A mother-daughter duo from Enterprise recently released a book in an effort, they say, to speak out and encourage people to have a voice in the face of such horrors as domestic violence and sexual assault.
In their book, “Concealed: Under the Microscope of Disguise,” Saundra Covington and daughter Shekaunnna McCauley deliver their personal testimony of experiencing alleged molestation and abuse.
“The book is our testimony as mother and daughter,” Covington said. “It’s about our triumphs of overcoming abuse and molestation. (We) just felt compelled to give other young women and young men a voice.”
On Saturday, Dec. 7, from 6:30-10 p.m., the pair will hold a book signing at Cabin Events in Enterprise. Books are $13. There will also be food.
Books can also be found on Amazon.
Covington said it was a long process to move from journaling about her experiences to getting the book published.
“It took me five years to journal about it and took two years to get it printed, written and formatted,” Covington said. “There was a lot of (us) encouraging each other, a lot of transparency, a lot of truth. (We also wanted) to find a publisher (we felt) we could be ourselves with that would convey the book the way we wanted it to be told. We put our hearts and minds and tears and prayers — everything — together, and we did it. I’m so proud that we did.”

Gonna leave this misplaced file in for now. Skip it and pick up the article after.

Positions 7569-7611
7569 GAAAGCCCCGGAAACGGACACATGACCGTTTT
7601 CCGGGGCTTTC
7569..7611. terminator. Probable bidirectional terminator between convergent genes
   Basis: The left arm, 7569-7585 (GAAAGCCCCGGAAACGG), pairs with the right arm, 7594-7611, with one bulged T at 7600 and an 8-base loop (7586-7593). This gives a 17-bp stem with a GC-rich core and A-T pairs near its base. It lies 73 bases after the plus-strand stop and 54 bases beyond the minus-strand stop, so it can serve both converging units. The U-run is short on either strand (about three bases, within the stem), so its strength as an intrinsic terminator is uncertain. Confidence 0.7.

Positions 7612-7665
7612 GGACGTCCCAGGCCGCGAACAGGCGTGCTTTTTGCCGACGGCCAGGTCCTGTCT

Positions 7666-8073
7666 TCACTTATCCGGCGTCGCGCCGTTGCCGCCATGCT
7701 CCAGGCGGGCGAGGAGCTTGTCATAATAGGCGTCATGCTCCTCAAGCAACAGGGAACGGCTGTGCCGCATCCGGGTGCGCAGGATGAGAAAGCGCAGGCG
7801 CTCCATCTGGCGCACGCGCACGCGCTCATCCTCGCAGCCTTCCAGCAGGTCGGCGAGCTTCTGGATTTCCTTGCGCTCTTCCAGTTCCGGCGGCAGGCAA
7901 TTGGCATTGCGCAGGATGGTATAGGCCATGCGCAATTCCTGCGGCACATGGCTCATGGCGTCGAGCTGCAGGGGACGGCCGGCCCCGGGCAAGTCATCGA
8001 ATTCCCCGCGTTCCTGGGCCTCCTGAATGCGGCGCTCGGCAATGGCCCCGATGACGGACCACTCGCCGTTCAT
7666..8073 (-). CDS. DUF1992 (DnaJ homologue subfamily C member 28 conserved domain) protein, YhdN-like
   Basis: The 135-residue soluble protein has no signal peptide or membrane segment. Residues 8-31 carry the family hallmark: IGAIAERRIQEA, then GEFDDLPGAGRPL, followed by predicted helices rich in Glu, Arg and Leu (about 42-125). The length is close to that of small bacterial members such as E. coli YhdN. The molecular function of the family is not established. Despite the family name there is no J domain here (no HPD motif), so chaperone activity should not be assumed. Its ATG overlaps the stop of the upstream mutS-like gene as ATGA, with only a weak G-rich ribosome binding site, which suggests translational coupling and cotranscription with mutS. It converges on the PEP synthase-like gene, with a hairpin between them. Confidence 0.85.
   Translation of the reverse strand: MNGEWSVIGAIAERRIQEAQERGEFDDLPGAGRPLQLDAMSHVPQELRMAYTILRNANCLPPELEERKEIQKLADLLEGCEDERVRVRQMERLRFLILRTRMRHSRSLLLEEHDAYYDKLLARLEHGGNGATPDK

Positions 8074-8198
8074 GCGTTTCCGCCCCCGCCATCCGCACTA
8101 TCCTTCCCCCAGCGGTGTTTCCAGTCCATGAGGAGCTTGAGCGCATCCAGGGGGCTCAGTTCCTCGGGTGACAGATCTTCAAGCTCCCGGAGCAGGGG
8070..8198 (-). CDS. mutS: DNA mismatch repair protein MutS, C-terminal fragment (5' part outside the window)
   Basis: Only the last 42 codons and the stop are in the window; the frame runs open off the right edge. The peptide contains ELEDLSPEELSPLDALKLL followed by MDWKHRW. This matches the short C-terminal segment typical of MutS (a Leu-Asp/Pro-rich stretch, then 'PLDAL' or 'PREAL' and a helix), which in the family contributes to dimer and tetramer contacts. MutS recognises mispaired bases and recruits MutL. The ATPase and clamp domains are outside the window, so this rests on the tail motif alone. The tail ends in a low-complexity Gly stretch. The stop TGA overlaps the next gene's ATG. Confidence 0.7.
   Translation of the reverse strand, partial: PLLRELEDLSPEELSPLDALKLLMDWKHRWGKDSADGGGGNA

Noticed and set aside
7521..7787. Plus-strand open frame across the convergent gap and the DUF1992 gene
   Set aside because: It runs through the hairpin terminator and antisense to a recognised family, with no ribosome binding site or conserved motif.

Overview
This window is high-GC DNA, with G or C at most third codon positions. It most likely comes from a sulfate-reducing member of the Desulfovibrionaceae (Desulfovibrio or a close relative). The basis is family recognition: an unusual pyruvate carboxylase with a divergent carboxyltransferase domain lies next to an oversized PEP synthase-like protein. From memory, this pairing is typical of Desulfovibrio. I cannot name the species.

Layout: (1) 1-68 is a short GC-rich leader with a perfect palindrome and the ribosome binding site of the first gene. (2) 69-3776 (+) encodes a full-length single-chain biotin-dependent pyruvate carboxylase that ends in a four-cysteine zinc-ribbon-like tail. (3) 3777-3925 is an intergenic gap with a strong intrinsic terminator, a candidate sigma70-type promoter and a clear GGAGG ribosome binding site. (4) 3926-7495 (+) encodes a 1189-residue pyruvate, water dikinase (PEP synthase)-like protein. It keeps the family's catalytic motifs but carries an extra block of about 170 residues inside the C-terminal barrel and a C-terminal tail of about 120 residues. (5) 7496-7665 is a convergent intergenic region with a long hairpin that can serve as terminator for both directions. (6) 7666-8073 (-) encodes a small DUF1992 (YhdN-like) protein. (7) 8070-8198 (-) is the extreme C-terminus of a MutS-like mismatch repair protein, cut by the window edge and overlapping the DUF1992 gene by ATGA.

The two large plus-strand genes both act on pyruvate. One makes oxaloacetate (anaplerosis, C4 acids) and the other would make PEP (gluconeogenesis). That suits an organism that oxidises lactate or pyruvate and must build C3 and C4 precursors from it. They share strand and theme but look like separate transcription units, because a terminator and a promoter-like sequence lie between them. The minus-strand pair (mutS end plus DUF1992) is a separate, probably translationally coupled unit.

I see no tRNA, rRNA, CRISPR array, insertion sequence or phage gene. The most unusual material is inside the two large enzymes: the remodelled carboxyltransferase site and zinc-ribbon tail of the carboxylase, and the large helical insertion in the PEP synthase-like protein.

McCauley said she wanted to write the book in order to “speak and help ... thousands of other girls or anybody getting hurt.”
“It really brought us close as mother and daughter, as friends, as each other’s confidant and each other’s prayer warriors,” Covington said. “The process was hard. It was embarrassing. It was hurtful, but we made it. We’re strong, we’re standing and we’re survivors.”
Covington said she wants people who read the book to feel like they can do the same.
“(I want them to say) that helped me have a voice, or (it helped) this sister, this aunt, this cousin or this young man to have a voice to get them out of a situation they thought they couldn’t get out of,” Covington said. “I just want this book to be able to help somebody to get a voice, because there is help out there and there are support systems.”
According to McCauley, readers can hopefully learn to live without fear after finishing the book.
“I want them to be able to live their life to the fullest but still be protected as well,” McCauley said. “As much as this book has changed our lives, we hope that it changes your life.”
“Being quiet is part of the problem,” Covington said. “So get a voice.”